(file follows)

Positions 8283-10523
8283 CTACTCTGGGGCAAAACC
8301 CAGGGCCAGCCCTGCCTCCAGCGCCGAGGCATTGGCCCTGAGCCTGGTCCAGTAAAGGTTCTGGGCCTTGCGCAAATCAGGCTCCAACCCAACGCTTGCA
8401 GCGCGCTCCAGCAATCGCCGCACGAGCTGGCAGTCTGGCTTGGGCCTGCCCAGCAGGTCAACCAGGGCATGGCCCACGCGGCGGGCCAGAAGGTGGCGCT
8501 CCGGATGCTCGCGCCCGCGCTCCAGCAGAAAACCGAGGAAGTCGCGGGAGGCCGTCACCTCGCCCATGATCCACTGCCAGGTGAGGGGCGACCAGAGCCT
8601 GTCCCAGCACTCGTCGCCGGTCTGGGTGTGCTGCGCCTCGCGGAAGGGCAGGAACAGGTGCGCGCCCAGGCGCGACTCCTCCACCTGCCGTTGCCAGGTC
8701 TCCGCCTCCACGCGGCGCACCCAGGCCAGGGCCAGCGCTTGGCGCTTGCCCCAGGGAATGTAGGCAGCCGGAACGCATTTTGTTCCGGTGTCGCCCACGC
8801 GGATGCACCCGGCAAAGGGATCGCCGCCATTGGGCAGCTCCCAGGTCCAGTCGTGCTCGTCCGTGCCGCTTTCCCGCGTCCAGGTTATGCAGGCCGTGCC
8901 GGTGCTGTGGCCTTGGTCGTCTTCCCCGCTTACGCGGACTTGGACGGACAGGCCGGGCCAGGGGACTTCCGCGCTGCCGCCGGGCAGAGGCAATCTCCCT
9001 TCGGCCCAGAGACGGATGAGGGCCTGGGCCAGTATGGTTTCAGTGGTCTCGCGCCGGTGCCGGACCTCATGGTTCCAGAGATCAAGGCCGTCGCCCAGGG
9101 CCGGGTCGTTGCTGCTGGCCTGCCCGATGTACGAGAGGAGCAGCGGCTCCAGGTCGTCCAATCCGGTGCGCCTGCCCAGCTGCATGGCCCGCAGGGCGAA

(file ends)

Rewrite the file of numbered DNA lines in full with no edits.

Positions 8283-10523
8283 CTACTCTGGGGCAAAACC
8301 CAGGGCCAGCCCTGCCTCCAGCGCCGAGGCATTGGCCCTGAGCCTGGTCCAGTAAAGGTTCTGGGCCTTGCGCAAATCAGGCTCCAACCCAACGCTTGCA
8401 GCGCGCTCCAGCAATCGCCGCACGAGCTGGCAGTCTGGCTTGGGCCTGCCCAGCAGGTCAACCAGGGCATGGCCCACGCGGCGGGCCAGAAGGTGGCGCT
8501 CCGGATGCTCGCGCCCGCGCTCCAGCAGAAAACCGAGGAAGTCGCGGGAGGCCGTCACCTCGCCCATGATCCACTGCCAGGTGAGGGGCGACCAGAGCCT
8601 GTCCCAGCACTCGTCGCCGGTCTGGGTGTGCTGCGCCTCGCGGAAGGGCAGGAACAGGTGCGCGCCCAGGCGCGACTCCTCCACCTGCCGTTGCCAGGTC
8701 TCCGCCTCCACGCGGCGCACCCAGGCCAGGGCCAGCGCTTGGCGCTTGCCCCAGGGAATGTAGGCAGCCGGAACGCATTTTGTTCCGGTGTCGCCCACGC
8801 GGATGCACCCGGCAAAGGGATCGCCGCCATTGGGCAGCTCCCAGGTCCAGTCGTGCTCGTCCGTGCCGCTTTCCCGCGTCCAGGTTATGCAGGCCGTGCC
8901 GGTGCTGTGGCCTTGGTCGTCTTCCCCGCTTACGCGGACTTGGACGGACAGGCCGGGCCAGGGGACTTCCGCGCTGCCGCCGGGCAGAGGCAATCTCCCT
9001 TCGGCCCAGAGACGGATGAGGGCCTGGGCCAGTATGGTTTCAGTGGTCTCGCGCCGGTGCCGGACCTCATGGTTCCAGAGATCAAGGCCGTCGCCCAGGG
9101 CCGGGTCGTTGCTGCTGGCCTGCCCGATGTACGAGAGGAGCAGCGGCTCCAGGTCGTCCAATCCGGTGCGCCTGCCCAGCTGCATGGCCCGCAGGGCGAA